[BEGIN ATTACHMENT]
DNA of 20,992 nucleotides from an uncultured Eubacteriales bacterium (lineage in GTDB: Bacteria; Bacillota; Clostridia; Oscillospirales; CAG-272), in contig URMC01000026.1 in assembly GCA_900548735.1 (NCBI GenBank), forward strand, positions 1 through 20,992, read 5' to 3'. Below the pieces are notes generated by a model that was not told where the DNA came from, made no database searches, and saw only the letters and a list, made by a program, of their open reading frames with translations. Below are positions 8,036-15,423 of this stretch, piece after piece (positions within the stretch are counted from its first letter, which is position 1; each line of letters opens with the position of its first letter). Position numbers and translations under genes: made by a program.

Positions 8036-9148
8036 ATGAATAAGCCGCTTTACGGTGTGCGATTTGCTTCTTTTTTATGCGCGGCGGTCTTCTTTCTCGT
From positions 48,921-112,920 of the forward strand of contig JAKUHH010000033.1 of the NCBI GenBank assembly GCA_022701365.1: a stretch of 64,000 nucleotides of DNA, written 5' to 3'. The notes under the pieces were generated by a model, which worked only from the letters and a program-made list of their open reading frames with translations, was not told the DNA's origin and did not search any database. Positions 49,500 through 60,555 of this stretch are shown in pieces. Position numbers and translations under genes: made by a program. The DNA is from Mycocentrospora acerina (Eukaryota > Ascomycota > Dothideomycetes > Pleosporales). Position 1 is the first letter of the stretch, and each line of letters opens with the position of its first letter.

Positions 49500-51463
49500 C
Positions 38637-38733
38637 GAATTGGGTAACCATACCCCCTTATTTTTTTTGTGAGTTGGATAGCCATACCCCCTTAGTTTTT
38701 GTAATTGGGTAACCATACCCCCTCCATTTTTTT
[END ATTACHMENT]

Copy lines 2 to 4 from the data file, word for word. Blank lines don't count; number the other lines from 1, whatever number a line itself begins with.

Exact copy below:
Positions 8036-9148
8036 ATGAATAAGCCGCTTTACGGTGTGCGATTTGCTTCTTTTTTATGCGCGGCGGTCTTCTTTCTCGT
From positions 48,921-112,920 of the forward strand of contig JAKUHH010000033.1 of the NCBI GenBank assembly GCA_022701365.1: a stretch of 64,000 nucleotides of DNA, written 5' to 3'. The notes under the pieces were generated by a model, which worked only from the letters and a program-made list of their open reading frames with translations, was not told the DNA's origin and did not search any database. Positions 49,500 through 60,555 of this stretch are shown in pieces. Position numbers and translations under genes: made by a program. The DNA is from Mycocentrospora acerina (Eukaryota > Ascomycota > Dothideomycetes > Pleosporales). Position 1 is the first letter of the stretch, and each line of letters opens with the position of its first letter.